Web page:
Jolts of Children’s Literature in Unexpected Places
It’s that time again! Time for me to bring your attention to a variety of strange and interesting books never meant for children, but that contain some hint of influence (little or big) from the literary world of the youth. Feast thine peepers on the following:
We Were Brothers by Barry Moser
It’s not that Moser has spent his life only doing children’s books, but a significant portion of his artistic life has been dedicated to them. So when I was perusing my library’s new book section and stumbled on this I was amazed. There’s a Moser memoir out there? Indeed there is. Here’s a description of the book from the publisher:
“Preeminent illustrator Barry Moser and his brother, Tommy, were born of the same parents, were raised in the same small Tennessee community, and were poisoned by their family’s deep racism and anti-Semitism. But as they grew older, their perspectives and their paths grew further and further apart. From attitudes about race, to food, politics, and money, the brothers began to think so differently that they could no longer find common ground, no longer knew how to talk to each other, and for years there was more strife between them than affection.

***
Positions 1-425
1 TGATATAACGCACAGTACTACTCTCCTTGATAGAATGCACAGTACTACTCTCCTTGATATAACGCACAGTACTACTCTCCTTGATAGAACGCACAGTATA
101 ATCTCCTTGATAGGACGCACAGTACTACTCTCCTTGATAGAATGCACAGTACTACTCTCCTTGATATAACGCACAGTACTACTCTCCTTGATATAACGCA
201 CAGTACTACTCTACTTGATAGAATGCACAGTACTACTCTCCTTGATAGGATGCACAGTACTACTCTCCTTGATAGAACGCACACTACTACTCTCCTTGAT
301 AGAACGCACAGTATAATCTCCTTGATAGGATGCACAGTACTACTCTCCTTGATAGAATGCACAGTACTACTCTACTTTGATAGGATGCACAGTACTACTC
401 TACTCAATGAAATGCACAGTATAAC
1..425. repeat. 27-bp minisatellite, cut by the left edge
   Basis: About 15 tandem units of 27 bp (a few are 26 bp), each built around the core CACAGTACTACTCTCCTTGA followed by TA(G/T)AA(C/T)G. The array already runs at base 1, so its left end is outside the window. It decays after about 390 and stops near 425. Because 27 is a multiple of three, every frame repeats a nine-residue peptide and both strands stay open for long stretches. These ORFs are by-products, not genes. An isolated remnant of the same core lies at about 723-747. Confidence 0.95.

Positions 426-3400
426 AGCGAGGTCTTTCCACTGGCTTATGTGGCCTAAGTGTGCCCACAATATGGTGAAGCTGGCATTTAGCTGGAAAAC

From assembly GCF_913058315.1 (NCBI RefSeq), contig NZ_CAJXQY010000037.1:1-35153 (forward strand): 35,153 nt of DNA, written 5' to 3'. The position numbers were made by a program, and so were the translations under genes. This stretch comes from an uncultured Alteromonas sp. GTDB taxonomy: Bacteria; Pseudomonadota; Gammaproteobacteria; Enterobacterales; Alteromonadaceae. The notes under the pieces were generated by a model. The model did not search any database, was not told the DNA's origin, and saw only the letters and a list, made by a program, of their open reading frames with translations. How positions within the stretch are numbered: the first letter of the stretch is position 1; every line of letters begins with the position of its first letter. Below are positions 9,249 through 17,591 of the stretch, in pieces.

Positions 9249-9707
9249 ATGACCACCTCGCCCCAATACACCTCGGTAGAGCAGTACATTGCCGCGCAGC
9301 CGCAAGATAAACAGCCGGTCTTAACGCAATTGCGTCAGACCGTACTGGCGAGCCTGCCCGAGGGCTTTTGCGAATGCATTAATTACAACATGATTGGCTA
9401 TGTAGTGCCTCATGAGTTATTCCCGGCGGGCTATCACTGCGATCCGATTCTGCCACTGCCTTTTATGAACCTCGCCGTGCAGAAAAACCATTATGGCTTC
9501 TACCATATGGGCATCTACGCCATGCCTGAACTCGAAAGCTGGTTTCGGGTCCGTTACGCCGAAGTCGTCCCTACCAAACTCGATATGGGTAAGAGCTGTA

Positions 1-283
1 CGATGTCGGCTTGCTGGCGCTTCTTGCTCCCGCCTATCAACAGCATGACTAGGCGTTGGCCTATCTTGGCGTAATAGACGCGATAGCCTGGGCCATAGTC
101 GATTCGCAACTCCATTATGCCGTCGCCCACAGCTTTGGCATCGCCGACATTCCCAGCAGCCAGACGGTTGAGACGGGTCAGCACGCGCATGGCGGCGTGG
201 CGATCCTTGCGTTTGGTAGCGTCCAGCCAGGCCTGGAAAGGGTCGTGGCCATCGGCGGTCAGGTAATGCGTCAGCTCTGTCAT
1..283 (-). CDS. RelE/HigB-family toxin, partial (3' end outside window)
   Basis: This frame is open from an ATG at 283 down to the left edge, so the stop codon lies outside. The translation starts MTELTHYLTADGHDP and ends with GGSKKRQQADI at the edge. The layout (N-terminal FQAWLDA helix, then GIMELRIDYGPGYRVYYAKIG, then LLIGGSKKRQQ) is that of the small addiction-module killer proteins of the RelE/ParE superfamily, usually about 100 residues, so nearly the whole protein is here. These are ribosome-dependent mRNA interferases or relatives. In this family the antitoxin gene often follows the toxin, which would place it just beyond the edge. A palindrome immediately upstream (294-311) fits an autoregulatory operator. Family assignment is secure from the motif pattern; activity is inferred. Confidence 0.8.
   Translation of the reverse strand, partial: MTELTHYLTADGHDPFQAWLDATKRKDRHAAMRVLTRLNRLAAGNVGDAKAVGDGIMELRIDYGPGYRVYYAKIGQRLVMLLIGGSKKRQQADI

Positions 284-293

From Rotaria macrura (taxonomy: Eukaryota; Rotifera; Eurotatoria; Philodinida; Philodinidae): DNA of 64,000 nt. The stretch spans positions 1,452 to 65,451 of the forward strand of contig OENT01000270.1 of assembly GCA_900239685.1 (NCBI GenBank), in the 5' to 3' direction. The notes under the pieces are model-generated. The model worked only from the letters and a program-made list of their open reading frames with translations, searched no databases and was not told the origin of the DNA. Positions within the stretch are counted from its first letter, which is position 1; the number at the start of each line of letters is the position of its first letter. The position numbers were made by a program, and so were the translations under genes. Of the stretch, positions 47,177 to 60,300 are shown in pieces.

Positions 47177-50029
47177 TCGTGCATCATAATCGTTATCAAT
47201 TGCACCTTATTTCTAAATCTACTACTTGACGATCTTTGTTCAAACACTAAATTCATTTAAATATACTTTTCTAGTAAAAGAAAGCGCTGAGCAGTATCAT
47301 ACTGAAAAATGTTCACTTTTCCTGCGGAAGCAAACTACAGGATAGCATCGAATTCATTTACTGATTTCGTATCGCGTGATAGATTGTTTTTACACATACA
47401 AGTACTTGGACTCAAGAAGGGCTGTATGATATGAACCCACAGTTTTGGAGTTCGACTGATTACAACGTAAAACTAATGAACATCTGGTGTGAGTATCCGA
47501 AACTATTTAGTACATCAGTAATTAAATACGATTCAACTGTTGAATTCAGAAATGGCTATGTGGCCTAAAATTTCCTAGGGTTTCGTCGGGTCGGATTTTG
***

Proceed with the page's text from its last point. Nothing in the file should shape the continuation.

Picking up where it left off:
When Barry was in his late fifties and Tommy in his early sixties, their fragile brotherhood reached a tipping point and blew apart. From that day forward they did not speak. But fortunately, their story does not end there. With the raw emotions that so often surface when we talk of our siblings, Barry recalls why and how they were finally able to traverse that great divide and reconcile their kinship before it was too late.”